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Congratulations on Successful Launch of PSLV-C8 Mission!

Indian Space Research Organisation's (ISRO) Polar Satellite Launch Vehicle (PSLV-C8) successfully launched the Italian astronomical satellite AGILE at 3:30 pm (Indian Standard Time) on April 23, 2007, from Satish Dhawan Space Center (SDSC) SHAR, Sriharikota, India, into a 550 km circular orbit inclined at an angle of 2.5 deg to the equator.

Since 1994, PSLV has successfully launched eight Indian remote sensing satellites, an amateur radio satellite, a recoverable space capsule and six foreign small satellites in addition to one meteorological satellite Kalpana-1 into geostationary transfer orbit. However, PSLV-C8 was the first major commercial launch. Starting from this PSLV-C8 launch, ISRO is expecting to get into serious international competition for commercial launch businesses.

APRSAF interviewed Dr. Rajeev Lochan, Assistant Scientific Secretary of ISRO, about the PSLV-C8 launch on April 25, 2007, in Tokyo and he gave us the following comments:

"Although we have already launched 6 piggy-back satellites from foreign countries: 2 from Germany, 1 from Korea, 1 from Belgium, 1 from Indonesia and 1 from Argentina, this committed commercial launch becomes very important for us because this opens the door to many more commercial launches in the future.
Regarding the forthcoming commercial launches, we have already obtained a few contracts with foreign customers and also there are many more contracts under negotiation. There are mainly two benefits why foreign countries could choose Indian launch service: The launch price is very competitive compared to western countries and a large number of launches take place every year. Since the opportunities for launching small satellites are not very many, universities and research institutions have to wait for years to get an affordable launch for their small satellites. We could carry and launch some of these small satellites together with a main satellite in PLSV."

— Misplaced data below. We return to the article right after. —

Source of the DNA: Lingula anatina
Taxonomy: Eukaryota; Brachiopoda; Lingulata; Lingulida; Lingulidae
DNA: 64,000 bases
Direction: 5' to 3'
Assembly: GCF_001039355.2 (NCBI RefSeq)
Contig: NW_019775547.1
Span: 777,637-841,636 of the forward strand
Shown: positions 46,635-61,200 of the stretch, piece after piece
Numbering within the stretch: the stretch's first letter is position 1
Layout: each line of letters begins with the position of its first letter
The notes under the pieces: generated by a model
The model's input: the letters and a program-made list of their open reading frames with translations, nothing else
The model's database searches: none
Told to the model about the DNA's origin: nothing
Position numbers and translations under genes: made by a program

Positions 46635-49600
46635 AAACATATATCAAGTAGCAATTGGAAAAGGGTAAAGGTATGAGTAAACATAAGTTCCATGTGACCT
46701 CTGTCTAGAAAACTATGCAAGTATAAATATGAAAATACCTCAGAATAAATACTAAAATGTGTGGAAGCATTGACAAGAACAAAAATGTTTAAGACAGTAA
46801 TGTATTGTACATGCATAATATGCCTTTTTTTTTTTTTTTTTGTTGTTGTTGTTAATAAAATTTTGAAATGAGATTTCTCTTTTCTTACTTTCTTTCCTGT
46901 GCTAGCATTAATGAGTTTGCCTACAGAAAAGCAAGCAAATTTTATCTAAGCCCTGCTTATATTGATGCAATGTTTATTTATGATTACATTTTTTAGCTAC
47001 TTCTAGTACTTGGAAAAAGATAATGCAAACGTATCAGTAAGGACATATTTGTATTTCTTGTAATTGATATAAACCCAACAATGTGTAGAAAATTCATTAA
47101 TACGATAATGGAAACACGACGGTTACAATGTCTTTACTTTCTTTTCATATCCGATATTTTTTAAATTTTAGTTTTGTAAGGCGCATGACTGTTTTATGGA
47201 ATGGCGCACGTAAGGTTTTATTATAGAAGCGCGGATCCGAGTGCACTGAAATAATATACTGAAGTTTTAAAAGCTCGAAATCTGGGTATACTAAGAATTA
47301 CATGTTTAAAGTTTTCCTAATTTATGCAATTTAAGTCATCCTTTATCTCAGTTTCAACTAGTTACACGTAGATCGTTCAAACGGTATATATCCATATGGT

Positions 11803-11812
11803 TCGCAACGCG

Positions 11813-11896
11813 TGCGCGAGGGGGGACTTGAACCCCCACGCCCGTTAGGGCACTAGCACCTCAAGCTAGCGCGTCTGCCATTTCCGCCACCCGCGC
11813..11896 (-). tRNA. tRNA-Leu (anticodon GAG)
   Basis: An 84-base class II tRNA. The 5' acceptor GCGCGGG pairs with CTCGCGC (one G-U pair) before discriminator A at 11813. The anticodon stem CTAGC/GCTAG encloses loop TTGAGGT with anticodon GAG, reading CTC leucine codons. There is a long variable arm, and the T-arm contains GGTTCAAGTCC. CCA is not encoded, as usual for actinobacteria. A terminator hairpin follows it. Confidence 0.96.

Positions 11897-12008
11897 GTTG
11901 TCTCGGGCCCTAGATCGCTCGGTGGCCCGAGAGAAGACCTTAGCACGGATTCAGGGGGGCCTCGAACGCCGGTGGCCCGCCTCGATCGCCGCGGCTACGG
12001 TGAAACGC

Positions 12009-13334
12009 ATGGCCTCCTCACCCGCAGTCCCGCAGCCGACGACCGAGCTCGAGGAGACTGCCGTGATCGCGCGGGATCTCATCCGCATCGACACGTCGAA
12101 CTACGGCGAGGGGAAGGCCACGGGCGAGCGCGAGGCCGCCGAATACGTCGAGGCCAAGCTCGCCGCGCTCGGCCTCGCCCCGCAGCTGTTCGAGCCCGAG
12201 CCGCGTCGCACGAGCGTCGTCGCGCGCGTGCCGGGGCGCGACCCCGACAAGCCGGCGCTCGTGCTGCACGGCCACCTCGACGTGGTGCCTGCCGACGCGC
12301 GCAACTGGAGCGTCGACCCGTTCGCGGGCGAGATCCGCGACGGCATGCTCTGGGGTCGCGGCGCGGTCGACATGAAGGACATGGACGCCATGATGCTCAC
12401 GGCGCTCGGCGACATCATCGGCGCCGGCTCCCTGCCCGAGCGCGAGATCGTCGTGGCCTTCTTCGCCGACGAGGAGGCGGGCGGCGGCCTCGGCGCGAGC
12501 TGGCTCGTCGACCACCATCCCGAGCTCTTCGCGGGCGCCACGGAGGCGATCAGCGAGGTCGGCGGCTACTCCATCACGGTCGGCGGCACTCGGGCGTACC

"We don't have any specific plan for promoting space industries in the Asia-Pacific region but we are working very strongly for the development and knowledge sharing in the fields of Space Science and Applications so that the countries, especially the developing countries in the Asia-Pacific region, can get the benefits of space. We have set up a special capacity building institution affiliated to the United Nation called CSSTEAP (Centre for Space Science and Technology Education in the Asia Pacific region) where 600 students from 46 countries have benefited. We share our experiences with the officials who come to the institution for studies. We provide on-hand experience in processing actual remote sensing data, communication satellite data, and meteorological data from Indian satellites to help them understand the intricacies of space application which enables them to develop their own capacity in their countries to use this for their nation building. That is our approach towards bringing the benefits of space to the entire humanity and especially to the developing countries."


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